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Die Heuning Pot Literature Guide
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Quotes

Quote #7

Well, as I understand it, there's a type of person who just can't deal with a fight-or-die situation. They're always drawn to what they're afraid of. Instead of resisting it, they want to please it, join it, try to be like it. I guess that happens in kidnap situations, you know, like a Patty Hearst/Stockholm Syndrome-type, or, like in regular war, when people who are invaded sign up for the enemy's army. (6.3.22)

Change meets the theme of "Primitivity" in this quote. Our hypothalamus has developed what's called a flight-or-fight response. If we come across something fearful (i.e. nasty change), we must decide whether to fight it or run away, including zombies and devilish bunnies.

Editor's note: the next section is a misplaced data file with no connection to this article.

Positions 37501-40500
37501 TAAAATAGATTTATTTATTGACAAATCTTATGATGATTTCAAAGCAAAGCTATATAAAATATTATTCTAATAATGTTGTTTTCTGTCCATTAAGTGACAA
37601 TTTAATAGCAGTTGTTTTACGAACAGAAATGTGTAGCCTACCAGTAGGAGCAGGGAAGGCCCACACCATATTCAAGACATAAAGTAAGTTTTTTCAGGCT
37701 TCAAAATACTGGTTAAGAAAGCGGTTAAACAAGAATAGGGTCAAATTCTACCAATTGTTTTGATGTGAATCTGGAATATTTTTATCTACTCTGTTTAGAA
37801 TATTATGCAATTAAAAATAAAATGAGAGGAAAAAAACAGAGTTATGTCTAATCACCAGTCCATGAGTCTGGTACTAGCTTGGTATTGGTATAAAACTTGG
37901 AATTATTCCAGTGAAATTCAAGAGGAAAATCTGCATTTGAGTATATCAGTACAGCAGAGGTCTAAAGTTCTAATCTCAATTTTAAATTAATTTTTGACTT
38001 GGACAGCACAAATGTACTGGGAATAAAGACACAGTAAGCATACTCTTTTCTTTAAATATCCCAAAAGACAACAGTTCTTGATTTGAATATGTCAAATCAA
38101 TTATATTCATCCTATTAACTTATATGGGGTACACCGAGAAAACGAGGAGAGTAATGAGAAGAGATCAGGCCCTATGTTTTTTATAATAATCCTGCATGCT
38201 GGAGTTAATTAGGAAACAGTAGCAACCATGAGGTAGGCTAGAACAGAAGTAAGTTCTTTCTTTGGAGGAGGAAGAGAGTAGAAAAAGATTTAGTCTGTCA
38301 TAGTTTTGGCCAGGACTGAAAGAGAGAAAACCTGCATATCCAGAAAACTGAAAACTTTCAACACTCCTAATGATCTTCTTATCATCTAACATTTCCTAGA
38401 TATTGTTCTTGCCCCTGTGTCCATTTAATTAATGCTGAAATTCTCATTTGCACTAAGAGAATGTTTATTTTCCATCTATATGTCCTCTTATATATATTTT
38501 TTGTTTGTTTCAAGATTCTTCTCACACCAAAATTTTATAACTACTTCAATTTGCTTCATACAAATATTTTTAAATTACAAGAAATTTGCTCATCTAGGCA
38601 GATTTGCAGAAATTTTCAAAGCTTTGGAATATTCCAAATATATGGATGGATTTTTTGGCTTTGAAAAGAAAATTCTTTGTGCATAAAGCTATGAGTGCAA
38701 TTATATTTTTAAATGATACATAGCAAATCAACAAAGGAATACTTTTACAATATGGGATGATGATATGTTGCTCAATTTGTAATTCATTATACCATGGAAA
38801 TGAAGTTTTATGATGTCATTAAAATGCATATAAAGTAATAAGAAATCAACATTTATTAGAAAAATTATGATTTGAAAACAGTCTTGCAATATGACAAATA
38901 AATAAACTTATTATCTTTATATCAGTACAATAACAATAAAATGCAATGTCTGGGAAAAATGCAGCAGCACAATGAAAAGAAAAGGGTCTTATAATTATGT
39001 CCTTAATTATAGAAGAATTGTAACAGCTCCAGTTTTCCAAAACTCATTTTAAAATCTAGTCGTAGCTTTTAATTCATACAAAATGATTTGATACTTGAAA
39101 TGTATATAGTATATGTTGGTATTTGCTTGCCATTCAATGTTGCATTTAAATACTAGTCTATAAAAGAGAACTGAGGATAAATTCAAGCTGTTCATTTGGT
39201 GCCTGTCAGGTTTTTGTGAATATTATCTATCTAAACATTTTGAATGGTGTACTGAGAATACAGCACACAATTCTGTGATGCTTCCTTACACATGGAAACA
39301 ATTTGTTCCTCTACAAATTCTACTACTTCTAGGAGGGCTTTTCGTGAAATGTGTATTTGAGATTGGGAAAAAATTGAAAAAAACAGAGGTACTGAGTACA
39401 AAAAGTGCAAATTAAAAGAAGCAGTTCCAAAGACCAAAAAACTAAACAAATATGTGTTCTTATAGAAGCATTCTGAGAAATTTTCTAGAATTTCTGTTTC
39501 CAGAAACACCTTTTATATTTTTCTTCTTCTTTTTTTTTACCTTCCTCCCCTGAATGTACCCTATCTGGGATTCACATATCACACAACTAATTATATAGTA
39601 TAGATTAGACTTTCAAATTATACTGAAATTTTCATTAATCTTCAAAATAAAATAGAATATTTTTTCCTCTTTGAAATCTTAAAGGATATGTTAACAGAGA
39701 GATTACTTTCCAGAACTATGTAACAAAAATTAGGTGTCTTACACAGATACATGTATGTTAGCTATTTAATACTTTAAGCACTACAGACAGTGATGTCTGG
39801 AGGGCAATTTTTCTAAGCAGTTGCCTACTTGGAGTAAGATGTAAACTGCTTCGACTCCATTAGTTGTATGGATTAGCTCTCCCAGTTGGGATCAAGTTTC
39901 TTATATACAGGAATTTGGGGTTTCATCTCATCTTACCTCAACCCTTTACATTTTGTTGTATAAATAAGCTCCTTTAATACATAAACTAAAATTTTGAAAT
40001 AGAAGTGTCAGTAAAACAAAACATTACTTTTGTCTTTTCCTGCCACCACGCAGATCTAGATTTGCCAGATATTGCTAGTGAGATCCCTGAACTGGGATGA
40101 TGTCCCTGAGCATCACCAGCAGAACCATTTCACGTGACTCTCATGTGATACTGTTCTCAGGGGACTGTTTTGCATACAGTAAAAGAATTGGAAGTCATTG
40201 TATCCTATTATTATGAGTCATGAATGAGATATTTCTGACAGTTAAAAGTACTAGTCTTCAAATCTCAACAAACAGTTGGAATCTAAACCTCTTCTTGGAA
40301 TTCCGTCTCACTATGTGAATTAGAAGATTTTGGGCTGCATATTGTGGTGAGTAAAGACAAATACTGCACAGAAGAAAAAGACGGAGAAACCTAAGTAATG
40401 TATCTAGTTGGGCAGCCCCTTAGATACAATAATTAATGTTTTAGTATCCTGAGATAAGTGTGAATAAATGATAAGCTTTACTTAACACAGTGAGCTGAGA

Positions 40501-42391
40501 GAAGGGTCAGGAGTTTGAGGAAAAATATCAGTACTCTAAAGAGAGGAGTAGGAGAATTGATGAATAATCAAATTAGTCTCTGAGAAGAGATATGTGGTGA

Quote #8

These detainees would do the jobs Cubanos no longer wanted—day laborers, dish washers, and street cleaners—and while their wages would be next to nothing […]. (7.6.18)

The zombies don't just change how humans have to survive in the world. They change global economics and politics as well. Depending on where you live, this change can be either nasty or tasty.

Quote #9

The long, hard road back to humanity, or the regressive ennui of Earth's once-proud primates. That was the choice, and it had to be made now. (7.9.11)

The flight-or-fight response to change returns, but this time with a bigger scope: is humanity as a whole going to fight back, or is it just going to turn tail and flee?

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